Best practice in safeguarding children requires a multiagency approach that allows for exchange of information proportionate to the risk, and in line with relevant legislation. The statutory authorities are Tusla and An Garda Síochána in the Republic of Ireland.
1. On an individual case-by-case basis, the Bishop will liaise with the statutory authority agencies to notify them of allegations, and to consider with them the appropriate actions to take in terms of notifying the respondent and of managing risk. No action by the Bishop will be taken that may interfere with any criminal or statutory inquiries being conducted by state agencies.
2. Notification of an allegation will be made in writing using the appropriate form (See S4.34). All fields will be completed, and if the information is not known this should be stated.
3. A copy of this form will be forwarded to the statutory authorities and, if it relates to Clerics/ Religious, to the NBSCCCI, and a copy retained on the case file.
4. Any contacts and/or meetings with statutory authority agencies will be recorded in writing and a copy kept securely in the respondent case file.
5. Prior to informing the respondent that an allegation has been made, there should be a discussion with An Garda Síochána, whose view on informing the respondent should be sought. The purpose is to ensure that the Bishop is not prejudicing any criminal investigation.
6. Prior to proceeding with the preliminary investigation in the case of clergy, or collecting the proofs in the case of a religious, written confirmation should be received from the statutory authorities, stating that their investigations have concluded (See S2.28).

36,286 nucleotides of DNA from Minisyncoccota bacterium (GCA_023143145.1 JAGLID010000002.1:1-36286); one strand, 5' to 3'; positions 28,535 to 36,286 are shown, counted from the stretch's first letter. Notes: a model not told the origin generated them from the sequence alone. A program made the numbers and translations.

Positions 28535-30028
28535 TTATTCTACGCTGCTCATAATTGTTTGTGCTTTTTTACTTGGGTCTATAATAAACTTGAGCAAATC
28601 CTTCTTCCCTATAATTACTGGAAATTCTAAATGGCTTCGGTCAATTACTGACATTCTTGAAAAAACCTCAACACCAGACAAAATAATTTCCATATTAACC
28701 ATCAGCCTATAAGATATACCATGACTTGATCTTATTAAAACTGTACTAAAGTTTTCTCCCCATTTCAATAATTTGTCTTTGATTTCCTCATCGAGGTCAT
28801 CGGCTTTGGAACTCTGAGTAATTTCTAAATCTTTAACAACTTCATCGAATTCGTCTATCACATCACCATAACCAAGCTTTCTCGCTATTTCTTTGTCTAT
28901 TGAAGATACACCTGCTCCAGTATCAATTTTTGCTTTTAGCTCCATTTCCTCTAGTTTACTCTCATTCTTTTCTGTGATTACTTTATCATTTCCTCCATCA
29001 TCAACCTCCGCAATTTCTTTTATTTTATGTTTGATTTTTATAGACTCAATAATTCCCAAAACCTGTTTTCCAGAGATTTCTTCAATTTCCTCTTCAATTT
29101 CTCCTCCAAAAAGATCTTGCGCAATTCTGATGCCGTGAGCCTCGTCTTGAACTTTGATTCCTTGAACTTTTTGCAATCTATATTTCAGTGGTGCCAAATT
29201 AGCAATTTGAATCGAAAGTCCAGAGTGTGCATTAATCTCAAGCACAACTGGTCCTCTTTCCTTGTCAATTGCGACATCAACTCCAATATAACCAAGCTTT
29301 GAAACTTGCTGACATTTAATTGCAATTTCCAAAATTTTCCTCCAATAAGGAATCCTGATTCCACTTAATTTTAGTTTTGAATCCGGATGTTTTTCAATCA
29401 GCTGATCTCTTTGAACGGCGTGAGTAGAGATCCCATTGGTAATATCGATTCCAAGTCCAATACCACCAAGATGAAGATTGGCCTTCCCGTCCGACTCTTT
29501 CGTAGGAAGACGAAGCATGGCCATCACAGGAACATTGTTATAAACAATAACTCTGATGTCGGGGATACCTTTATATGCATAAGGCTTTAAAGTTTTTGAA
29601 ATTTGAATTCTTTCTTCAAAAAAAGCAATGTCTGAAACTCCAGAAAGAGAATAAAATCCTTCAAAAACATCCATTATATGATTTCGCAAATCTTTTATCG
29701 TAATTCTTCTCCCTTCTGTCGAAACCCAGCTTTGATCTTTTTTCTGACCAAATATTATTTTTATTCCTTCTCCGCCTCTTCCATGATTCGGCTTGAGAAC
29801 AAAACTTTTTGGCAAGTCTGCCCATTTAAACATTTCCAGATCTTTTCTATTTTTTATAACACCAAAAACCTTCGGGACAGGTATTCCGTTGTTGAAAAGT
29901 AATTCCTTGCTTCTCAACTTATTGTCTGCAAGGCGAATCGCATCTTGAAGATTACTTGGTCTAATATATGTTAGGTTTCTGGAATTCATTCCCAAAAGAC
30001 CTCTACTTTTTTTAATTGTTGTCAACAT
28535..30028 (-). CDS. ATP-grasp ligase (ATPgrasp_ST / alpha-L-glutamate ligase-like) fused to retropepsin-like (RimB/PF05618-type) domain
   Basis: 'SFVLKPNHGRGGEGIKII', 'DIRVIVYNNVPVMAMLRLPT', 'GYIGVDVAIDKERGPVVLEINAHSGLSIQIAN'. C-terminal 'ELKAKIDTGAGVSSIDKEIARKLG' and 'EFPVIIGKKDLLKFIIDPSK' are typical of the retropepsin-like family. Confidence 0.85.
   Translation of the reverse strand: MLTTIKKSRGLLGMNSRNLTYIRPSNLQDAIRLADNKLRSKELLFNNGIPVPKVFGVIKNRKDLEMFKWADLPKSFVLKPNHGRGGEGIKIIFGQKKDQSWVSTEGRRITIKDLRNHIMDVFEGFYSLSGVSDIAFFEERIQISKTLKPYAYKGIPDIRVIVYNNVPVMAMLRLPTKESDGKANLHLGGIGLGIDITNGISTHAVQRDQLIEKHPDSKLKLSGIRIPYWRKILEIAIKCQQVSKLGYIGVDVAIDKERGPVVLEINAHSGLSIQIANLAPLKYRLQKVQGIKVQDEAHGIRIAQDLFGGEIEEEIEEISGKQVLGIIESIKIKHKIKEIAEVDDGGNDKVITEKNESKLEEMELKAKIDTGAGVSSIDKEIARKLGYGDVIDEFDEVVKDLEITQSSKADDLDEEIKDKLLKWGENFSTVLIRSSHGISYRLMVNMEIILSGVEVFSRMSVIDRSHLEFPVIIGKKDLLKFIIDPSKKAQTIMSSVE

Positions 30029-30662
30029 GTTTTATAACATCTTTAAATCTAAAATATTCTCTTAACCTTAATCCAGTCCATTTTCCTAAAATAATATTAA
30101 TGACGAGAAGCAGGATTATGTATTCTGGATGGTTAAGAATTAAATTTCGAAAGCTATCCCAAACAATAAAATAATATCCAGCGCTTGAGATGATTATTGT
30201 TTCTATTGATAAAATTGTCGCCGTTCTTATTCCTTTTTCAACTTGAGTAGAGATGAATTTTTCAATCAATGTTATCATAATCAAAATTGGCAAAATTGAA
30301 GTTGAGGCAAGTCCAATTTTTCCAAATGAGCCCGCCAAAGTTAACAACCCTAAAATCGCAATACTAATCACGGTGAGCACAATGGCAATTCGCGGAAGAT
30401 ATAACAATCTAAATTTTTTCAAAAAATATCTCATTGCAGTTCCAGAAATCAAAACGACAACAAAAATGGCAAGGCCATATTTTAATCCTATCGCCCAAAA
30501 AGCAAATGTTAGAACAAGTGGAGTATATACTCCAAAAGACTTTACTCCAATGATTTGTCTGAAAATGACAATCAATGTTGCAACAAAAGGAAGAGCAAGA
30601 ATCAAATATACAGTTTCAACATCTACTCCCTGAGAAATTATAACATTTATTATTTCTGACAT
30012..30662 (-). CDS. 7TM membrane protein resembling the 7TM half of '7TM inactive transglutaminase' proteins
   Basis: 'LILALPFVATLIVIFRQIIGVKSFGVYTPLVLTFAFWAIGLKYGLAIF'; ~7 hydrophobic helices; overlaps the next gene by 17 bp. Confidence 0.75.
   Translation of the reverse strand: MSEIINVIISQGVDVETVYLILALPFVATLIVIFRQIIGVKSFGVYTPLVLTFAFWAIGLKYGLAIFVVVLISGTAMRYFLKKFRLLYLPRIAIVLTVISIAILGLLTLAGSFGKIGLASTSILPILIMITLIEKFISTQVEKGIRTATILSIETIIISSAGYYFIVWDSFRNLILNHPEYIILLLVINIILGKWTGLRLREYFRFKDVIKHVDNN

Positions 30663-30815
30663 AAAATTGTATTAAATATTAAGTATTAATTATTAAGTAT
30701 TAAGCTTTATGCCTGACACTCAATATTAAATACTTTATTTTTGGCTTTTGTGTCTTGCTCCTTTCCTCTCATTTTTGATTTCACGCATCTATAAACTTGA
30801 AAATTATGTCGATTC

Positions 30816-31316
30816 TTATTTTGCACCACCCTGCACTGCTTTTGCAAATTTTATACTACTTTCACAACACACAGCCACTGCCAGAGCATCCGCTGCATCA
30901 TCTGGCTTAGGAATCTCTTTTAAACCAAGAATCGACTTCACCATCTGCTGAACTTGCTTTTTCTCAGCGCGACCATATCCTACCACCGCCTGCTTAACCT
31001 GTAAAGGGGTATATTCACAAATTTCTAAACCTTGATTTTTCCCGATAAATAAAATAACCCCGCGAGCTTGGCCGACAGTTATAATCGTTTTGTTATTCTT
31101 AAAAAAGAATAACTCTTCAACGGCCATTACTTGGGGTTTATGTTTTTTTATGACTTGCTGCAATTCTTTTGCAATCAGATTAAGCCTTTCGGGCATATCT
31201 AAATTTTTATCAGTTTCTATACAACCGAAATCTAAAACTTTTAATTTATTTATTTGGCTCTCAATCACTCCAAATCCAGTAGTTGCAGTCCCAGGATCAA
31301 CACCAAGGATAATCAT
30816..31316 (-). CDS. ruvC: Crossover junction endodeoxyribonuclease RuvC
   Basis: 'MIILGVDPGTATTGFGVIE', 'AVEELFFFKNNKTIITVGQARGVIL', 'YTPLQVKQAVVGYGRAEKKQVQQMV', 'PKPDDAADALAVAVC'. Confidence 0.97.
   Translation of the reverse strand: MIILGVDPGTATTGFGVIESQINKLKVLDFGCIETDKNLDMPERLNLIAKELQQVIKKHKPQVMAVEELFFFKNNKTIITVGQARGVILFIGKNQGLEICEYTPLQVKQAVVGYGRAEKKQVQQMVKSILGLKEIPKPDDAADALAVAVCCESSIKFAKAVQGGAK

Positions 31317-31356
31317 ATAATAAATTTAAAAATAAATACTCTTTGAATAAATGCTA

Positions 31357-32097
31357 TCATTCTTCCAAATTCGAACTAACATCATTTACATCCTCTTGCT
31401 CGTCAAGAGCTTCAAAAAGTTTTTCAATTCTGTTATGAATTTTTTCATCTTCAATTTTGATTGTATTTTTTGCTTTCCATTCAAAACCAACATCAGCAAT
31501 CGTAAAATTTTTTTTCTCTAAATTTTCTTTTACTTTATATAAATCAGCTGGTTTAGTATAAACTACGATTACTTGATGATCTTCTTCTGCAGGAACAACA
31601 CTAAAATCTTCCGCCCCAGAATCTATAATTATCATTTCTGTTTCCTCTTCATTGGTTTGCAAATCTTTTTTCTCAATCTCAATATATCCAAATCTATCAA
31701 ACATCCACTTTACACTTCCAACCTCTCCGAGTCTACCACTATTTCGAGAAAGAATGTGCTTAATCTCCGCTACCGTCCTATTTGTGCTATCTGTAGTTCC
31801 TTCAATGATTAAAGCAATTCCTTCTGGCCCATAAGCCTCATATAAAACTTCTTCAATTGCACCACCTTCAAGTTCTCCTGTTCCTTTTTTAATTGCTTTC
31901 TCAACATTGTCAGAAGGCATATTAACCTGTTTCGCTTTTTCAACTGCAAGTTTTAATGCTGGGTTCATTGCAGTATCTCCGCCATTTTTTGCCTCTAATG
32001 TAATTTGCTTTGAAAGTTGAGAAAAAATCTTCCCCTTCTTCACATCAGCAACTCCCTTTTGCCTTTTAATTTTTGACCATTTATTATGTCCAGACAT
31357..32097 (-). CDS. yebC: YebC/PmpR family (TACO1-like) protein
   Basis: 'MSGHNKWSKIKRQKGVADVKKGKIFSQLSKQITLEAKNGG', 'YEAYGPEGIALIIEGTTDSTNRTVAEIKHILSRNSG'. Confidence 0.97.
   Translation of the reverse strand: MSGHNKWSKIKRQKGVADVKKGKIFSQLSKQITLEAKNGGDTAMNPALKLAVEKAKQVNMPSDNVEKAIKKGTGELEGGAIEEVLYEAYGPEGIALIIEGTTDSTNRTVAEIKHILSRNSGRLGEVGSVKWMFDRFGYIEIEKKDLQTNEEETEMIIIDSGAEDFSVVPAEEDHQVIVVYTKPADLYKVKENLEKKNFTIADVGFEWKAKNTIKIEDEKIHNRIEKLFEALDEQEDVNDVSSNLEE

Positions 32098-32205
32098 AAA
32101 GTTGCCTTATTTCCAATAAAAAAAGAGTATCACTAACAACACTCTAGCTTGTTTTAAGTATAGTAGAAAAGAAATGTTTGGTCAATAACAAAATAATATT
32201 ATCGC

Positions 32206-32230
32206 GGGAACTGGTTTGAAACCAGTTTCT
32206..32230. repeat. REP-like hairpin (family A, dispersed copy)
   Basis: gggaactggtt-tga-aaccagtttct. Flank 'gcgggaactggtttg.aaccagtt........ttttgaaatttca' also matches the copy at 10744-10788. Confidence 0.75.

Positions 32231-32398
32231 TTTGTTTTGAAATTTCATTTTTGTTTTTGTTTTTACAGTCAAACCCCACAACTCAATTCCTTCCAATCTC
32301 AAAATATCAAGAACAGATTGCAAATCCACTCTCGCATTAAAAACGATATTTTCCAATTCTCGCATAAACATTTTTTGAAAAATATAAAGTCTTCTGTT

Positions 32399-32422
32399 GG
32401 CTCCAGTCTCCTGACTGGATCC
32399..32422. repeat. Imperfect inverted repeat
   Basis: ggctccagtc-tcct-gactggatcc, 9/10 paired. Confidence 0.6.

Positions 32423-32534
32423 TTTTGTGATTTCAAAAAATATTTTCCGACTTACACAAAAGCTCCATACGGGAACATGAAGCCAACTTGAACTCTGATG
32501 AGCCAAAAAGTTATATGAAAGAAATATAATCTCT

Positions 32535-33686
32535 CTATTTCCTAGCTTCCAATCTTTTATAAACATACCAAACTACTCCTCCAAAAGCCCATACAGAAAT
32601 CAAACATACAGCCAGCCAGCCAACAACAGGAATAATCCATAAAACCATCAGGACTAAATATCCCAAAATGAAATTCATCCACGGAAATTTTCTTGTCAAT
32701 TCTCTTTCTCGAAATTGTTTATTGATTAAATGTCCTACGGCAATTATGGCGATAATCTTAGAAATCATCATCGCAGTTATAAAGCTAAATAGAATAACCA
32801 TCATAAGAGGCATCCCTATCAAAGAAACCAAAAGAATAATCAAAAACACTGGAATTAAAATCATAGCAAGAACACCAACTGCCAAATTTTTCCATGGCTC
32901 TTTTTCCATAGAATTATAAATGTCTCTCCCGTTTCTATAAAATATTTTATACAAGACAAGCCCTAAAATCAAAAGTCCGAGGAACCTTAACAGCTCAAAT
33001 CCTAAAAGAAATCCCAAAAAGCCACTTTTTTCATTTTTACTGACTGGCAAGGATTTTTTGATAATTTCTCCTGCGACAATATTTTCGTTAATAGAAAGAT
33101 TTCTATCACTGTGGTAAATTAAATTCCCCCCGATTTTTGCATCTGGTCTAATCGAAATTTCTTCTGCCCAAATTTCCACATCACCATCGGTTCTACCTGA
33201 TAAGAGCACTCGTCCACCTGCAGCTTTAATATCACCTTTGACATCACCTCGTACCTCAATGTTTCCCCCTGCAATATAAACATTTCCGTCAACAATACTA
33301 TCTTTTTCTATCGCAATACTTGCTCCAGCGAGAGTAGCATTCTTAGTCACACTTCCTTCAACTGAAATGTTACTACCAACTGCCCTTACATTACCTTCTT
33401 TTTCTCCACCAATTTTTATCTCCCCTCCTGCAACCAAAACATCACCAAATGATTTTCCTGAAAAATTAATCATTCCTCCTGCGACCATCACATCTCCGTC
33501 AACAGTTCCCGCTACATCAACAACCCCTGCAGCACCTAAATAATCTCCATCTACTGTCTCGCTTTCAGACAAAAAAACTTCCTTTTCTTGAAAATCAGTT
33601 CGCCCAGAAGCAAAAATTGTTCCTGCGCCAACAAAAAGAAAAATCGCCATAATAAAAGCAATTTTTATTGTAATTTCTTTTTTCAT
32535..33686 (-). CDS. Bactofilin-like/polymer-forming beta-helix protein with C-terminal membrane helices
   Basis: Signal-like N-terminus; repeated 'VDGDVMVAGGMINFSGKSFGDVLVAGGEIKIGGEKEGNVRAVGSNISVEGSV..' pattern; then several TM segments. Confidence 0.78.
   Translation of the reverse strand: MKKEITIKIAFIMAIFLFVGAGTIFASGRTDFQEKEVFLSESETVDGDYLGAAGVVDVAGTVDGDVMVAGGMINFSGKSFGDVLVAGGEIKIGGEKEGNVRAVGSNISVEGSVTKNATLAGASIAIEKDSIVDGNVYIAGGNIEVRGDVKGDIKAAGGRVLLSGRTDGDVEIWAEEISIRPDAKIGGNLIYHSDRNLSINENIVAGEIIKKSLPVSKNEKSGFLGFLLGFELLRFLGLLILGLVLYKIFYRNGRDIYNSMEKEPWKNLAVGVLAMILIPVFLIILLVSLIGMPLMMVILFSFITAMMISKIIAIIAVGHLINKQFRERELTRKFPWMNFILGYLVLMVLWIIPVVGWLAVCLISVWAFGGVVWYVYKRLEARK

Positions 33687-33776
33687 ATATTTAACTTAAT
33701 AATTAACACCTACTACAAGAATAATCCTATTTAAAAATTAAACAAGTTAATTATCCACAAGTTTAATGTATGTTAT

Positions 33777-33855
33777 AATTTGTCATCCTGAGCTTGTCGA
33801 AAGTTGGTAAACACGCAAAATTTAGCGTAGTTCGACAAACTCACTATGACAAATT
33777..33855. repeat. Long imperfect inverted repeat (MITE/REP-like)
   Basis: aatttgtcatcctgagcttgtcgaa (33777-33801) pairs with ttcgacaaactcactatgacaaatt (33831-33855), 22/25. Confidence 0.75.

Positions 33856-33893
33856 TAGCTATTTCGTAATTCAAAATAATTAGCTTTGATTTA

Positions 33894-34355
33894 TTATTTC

It is acknowledged that the inter-agency review committees envisaged in the report of the Ferns Inquiry (3) cannot be instituted in the Republic of Ireland due to legal difficulties.However, at least on an annual basis, the Bishop, An Garda Síochána and Tusla should liaise to discuss general matters relating to safeguarding.
The rationale behind such meetings is explained in Children First, where the benefits of inter-agency cooperation and exchange of information in relation to child protection and welfare are explained and encouraged, and in which joint working is considered to extend across the planning, management, provision and delivery of child safeguarding services.
These general meetings will include:
- an update by the Bishop on all allegations notified during the previous year;
- sharing information on the management of respondents;
- strengthening the working relationships between the three organisations.
The meetings will be recorded and the minutes circulated to all participating agencies. Any reference to individual cases will be anonymised or recorded separately and retained on the case management record (2.11 – Case management records; S4.35,S4.36,S4.37,S4.38).
Contact details for the relevant social work office, central Gardaí office and the DLP are displayed in areas where there is public ministry. This information sets out how to raise a concern about a child or make an allegation of child abuse. A summary of these contacts is contained in Appendix 2.
3 Ferns Report, 2005, p. 265.